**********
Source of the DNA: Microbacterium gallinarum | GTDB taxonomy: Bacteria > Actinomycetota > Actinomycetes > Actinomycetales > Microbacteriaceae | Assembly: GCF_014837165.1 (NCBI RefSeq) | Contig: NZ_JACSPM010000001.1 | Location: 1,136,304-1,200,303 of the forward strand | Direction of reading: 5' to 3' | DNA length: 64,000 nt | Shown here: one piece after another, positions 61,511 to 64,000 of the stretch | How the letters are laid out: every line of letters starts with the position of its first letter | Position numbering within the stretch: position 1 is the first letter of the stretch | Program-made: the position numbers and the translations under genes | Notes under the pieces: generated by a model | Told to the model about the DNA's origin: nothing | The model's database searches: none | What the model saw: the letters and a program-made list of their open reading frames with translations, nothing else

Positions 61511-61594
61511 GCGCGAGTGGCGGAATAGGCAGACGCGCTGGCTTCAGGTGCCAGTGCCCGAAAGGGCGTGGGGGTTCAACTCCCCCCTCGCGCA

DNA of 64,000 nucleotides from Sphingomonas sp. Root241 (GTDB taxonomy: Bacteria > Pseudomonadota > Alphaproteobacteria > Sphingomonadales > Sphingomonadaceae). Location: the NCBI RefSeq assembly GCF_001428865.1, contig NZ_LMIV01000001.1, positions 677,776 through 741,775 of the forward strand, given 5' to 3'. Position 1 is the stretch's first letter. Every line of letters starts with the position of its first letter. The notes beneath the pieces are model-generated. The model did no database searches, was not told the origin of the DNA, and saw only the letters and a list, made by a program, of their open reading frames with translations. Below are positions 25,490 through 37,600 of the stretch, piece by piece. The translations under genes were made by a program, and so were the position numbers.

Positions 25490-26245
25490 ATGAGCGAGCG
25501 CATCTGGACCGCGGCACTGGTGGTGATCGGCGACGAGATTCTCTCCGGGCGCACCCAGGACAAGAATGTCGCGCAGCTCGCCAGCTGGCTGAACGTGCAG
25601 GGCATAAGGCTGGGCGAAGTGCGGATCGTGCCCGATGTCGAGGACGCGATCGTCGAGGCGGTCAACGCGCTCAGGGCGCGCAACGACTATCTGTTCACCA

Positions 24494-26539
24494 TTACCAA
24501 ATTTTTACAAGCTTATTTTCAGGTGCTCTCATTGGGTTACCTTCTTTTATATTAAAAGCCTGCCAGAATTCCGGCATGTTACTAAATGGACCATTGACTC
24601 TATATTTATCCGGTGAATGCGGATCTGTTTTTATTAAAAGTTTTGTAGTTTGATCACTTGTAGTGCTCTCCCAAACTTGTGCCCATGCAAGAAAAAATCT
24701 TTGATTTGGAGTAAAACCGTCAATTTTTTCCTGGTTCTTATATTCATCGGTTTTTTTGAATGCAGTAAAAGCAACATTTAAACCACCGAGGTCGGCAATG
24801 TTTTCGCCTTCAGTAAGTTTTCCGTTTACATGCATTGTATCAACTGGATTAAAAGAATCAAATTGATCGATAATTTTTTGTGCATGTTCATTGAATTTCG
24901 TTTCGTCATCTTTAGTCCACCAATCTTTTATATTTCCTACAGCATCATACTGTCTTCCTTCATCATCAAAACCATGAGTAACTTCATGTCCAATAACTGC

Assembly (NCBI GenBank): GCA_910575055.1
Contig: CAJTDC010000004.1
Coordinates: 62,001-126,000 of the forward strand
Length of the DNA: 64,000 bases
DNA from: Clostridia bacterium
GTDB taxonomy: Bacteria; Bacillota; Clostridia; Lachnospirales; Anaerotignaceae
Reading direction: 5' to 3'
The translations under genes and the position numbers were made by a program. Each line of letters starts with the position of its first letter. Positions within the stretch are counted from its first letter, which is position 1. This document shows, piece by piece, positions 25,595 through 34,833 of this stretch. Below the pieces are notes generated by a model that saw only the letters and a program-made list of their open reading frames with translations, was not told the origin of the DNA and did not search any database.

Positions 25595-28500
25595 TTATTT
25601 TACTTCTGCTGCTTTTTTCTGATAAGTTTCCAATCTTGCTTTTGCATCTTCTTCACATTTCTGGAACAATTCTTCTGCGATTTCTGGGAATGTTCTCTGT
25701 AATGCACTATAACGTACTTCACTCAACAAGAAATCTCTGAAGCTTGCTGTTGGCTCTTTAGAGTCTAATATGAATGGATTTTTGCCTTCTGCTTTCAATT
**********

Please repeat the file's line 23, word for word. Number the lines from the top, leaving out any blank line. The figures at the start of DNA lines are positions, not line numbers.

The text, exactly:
The translations under genes and the position numbers were made by a program. Each line of letters starts with the position of its first letter. Positions within the stretch are counted from its first letter, which is position 1. This document shows, piece by piece, positions 25,595 through 34,833 of this stretch. Below the pieces are notes generated by a model that saw only the letters and a program-made list of their open reading frames with translations, was not told the origin of the DNA and did not search any database.